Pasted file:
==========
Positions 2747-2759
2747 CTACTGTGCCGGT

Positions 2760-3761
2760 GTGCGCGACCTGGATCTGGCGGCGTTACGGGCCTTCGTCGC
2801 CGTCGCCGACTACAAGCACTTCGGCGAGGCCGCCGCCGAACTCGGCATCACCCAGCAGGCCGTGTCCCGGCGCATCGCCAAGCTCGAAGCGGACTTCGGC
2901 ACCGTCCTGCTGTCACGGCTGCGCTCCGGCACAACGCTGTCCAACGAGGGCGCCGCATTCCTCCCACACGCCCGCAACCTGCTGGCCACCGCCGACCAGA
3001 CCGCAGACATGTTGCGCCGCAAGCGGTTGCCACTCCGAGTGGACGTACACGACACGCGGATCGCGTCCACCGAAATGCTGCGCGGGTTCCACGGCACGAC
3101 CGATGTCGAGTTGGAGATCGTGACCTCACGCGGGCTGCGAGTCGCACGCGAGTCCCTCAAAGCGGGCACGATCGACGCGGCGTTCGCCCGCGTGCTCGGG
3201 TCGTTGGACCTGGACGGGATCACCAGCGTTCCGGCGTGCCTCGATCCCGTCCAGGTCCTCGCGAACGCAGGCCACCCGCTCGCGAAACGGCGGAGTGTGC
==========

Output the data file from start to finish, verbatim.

Positions 2747-2759
2747 CTACTGTGCCGGT

Positions 2760-3761
2760 GTGCGCGACCTGGATCTGGCGGCGTTACGGGCCTTCGTCGC
2801 CGTCGCCGACTACAAGCACTTCGGCGAGGCCGCCGCCGAACTCGGCATCACCCAGCAGGCCGTGTCCCGGCGCATCGCCAAGCTCGAAGCGGACTTCGGC
2901 ACCGTCCTGCTGTCACGGCTGCGCTCCGGCACAACGCTGTCCAACGAGGGCGCCGCATTCCTCCCACACGCCCGCAACCTGCTGGCCACCGCCGACCAGA
3001 CCGCAGACATGTTGCGCCGCAAGCGGTTGCCACTCCGAGTGGACGTACACGACACGCGGATCGCGTCCACCGAAATGCTGCGCGGGTTCCACGGCACGAC
3101 CGATGTCGAGTTGGAGATCGTGACCTCACGCGGGCTGCGAGTCGCACGCGAGTCCCTCAAAGCGGGCACGATCGACGCGGCGTTCGCCCGCGTGCTCGGG
3201 TCGTTGGACCTGGACGGGATCACCAGCGTTCCGGCGTGCCTCGATCCCGTCCAGGTCCTCGCGAACGCAGGCCACCCGCTCGCGAAACGGCGGAGTGTGC